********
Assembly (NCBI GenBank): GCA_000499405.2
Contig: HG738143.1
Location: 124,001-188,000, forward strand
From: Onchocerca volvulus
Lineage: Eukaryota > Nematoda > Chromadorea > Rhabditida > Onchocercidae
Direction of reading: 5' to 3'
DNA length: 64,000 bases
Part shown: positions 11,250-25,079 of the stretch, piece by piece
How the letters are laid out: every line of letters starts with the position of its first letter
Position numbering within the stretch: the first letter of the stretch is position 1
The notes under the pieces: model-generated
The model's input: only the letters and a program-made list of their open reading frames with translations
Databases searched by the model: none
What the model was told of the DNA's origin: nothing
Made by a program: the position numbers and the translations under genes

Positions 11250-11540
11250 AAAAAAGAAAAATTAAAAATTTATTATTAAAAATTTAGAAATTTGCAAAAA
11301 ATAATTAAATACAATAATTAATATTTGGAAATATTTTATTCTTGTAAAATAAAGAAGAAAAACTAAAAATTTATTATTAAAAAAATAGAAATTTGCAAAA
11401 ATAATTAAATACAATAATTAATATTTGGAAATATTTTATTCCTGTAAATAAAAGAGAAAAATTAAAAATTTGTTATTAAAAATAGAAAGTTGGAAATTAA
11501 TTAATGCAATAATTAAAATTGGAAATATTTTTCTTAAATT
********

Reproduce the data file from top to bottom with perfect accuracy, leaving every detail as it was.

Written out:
Assembly (NCBI GenBank): GCA_000499405.2
Contig: HG738143.1
Location: 124,001-188,000, forward strand
From: Onchocerca volvulus
Lineage: Eukaryota > Nematoda > Chromadorea > Rhabditida > Onchocercidae
Direction of reading: 5' to 3'
DNA length: 64,000 bases
Part shown: positions 11,250-25,079 of the stretch, piece by piece
How the letters are laid out: every line of letters starts with the position of its first letter
Position numbering within the stretch: the first letter of the stretch is position 1
The notes under the pieces: model-generated
The model's input: only the letters and a program-made list of their open reading frames with translations
Databases searched by the model: none
What the model was told of the DNA's origin: nothing
Made by a program: the position numbers and the translations under genes

Positions 11250-11540
11250 AAAAAAGAAAAATTAAAAATTTATTATTAAAAATTTAGAAATTTGCAAAAA
11301 ATAATTAAATACAATAATTAATATTTGGAAATATTTTATTCTTGTAAAATAAAGAAGAAAAACTAAAAATTTATTATTAAAAAAATAGAAATTTGCAAAA
11401 ATAATTAAATACAATAATTAATATTTGGAAATATTTTATTCCTGTAAATAAAAGAGAAAAATTAAAAATTTGTTATTAAAAATAGAAAGTTGGAAATTAA
11501 TTAATGCAATAATTAAAATTGGAAATATTTTTCTTAAATT